Sunday, April 23, 2017

Writers, Be Careful With Your Bad Guys...

In the world of fiction, it sometimes seems that the only kind of Bad Guy that doesn't get a writer in trouble is a white, male lawyer or doctor in his 40s or 50s. If you move very far from that model, watch out.

In one of my books, the "Bad Guy" was a lesbian. The fact that she was lesbian had nothing to do with her being the antagonist in my book. Yet I got hate mail. After saying some nasty things about me, the person added, "Being a lesbian doesn't make you more inclined to be a murderer."

Of course not. A person murders because they are evil or because they are pushed up against an unmovable wall and see no way out other than murder. I think I made it very clear that my "Bad person" was bad for reasons that have nothing to do with gender preference. But I learned an important lesson. Some people are extremely sensitive about certain characteristics that have made people prejudiced against them.

People who belong to groups that have rarely suffered prejudice or have even benefited from privilege that comes from belonging to such groups may not be so sensitive if a Bad Guy appears to come from their group.

But lots of people are part of groups that have suffered prejudice. At the very least, that prejudice is insensitive and unfair, and it brings people pain. At the worst, members of such groups have been subject to unspeakable acts that can't be described in a PG-13 blog. So we need to walk softly if we identify a Bad Guy as belonging to any groups that have suffered from bigotry. We don't walk softly only because we're afraid of the reaction we might get. We walk softly because it is the right, thoughtful, sensitive thing to do.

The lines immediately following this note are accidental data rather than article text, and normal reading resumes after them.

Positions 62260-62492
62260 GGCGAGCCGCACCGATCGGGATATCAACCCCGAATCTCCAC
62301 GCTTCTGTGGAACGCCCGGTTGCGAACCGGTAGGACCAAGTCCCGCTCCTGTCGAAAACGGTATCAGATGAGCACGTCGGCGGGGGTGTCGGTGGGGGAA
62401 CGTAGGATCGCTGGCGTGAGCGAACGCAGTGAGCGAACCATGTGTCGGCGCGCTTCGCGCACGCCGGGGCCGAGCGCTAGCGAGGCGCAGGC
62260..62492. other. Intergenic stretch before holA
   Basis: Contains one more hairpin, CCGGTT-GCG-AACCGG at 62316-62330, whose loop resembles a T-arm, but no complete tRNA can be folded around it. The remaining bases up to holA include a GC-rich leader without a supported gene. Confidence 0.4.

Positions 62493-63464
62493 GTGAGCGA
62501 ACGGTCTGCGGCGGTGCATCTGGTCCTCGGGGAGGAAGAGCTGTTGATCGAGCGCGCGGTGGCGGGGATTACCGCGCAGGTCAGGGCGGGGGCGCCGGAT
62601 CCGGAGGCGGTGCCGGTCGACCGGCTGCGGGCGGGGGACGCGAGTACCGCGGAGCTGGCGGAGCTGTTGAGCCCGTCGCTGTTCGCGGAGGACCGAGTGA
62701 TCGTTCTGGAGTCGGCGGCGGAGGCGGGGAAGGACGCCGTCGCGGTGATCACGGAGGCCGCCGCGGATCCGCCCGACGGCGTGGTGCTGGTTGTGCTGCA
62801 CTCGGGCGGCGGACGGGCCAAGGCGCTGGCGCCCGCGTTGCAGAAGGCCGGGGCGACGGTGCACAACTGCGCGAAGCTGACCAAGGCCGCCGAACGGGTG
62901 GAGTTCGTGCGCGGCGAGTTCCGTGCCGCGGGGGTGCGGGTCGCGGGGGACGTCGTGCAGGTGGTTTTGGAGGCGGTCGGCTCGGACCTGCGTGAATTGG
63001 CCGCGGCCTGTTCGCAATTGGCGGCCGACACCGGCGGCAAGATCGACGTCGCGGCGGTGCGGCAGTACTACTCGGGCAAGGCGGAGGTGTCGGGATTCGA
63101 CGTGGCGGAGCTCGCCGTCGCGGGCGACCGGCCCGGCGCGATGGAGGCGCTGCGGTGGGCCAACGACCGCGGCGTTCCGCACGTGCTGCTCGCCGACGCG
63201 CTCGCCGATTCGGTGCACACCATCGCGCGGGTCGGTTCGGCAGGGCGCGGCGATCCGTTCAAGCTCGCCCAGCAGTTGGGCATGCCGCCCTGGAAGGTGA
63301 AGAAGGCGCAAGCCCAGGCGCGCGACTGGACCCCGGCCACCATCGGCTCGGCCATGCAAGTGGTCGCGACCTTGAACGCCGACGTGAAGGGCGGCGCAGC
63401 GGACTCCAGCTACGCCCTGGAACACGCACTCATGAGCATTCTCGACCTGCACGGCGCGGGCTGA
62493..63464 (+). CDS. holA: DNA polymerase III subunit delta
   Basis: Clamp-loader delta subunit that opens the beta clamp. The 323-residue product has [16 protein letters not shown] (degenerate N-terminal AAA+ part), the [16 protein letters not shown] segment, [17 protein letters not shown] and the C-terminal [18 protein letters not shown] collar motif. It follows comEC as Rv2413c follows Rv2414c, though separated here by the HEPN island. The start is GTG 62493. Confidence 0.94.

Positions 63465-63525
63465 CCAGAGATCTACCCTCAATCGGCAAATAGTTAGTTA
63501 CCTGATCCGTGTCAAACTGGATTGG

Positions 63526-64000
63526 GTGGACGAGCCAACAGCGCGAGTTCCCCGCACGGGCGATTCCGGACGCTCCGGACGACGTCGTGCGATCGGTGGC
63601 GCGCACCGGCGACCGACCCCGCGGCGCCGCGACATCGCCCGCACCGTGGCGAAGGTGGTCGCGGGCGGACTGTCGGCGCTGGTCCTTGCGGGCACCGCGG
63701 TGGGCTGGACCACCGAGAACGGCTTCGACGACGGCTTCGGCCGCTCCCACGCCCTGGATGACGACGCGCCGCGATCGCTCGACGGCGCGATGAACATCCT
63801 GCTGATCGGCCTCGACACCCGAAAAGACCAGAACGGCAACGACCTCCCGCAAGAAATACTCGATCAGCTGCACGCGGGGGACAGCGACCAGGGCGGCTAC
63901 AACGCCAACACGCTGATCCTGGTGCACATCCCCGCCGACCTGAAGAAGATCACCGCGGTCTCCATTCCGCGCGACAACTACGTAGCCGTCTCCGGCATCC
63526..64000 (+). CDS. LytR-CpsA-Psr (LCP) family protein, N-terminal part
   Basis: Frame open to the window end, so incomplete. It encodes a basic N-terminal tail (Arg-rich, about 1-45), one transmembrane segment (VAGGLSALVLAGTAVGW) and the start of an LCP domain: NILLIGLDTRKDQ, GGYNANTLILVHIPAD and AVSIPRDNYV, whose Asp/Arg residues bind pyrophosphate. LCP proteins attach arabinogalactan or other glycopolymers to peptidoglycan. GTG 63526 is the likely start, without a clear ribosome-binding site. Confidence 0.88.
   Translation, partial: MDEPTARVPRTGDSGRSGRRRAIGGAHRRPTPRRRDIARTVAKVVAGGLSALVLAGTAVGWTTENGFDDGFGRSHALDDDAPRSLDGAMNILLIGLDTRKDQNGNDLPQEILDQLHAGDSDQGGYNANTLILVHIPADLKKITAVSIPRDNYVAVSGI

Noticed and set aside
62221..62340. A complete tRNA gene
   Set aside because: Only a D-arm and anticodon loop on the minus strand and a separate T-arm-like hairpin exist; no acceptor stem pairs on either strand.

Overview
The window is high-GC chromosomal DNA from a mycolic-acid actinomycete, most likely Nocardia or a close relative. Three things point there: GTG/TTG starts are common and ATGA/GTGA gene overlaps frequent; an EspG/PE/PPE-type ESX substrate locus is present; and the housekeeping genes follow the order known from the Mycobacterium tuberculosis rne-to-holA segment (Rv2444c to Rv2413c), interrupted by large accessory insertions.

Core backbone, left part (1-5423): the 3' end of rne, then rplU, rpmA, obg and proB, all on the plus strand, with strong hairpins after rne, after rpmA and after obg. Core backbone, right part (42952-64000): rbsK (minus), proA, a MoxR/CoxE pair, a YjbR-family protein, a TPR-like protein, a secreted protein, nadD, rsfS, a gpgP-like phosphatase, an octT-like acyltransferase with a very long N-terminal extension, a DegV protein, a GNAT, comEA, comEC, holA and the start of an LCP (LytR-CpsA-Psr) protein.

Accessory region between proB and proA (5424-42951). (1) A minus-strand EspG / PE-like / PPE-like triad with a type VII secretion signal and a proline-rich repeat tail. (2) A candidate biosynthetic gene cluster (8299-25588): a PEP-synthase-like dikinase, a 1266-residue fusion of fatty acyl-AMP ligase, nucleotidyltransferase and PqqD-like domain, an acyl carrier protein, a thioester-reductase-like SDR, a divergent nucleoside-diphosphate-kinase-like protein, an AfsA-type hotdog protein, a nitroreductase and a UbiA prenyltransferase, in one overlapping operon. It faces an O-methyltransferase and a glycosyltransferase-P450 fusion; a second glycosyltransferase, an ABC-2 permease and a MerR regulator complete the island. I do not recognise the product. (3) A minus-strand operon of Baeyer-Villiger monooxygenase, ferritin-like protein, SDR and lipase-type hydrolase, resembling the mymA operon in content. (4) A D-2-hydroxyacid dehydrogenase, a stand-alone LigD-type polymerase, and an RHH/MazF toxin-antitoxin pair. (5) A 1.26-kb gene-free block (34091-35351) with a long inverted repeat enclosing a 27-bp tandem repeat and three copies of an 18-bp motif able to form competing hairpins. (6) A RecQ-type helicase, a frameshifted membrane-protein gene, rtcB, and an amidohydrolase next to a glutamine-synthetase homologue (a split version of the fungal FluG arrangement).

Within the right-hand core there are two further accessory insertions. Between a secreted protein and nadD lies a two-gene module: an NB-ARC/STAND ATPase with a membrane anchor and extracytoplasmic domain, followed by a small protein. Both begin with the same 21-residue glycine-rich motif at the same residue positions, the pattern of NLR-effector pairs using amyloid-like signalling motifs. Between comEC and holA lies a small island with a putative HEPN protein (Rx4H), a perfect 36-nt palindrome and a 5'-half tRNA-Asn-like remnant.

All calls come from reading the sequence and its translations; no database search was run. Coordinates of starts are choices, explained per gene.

There is an emerging flip side to this as well. If you identify your Bad Guy as a member of one of innumerable groups that are known for promoting hateful prejudice, you may incur that group's wrath as well. The last thing an author wants is for the wacko (fill in the name of one of the many hate groups here) to come after them.

As always, your Bad Guy does his nastiness because he's evil, not because of the groups he or she can be associated with. But not everyone will realize that. Some people will draw a connection.

You can give your novel's antagonist any kind of characteristics. But do it thoughtfully. And make it clear that those characteristics are incidental to the Bad Guy's motivation and have no connection to the cause of it.

If you're not sure you can pull this off such that your reader is confident you're playing fair with your Bad Guys, then you can always fall back on a white, male doctor or lawyer in his 40s or 50s... 

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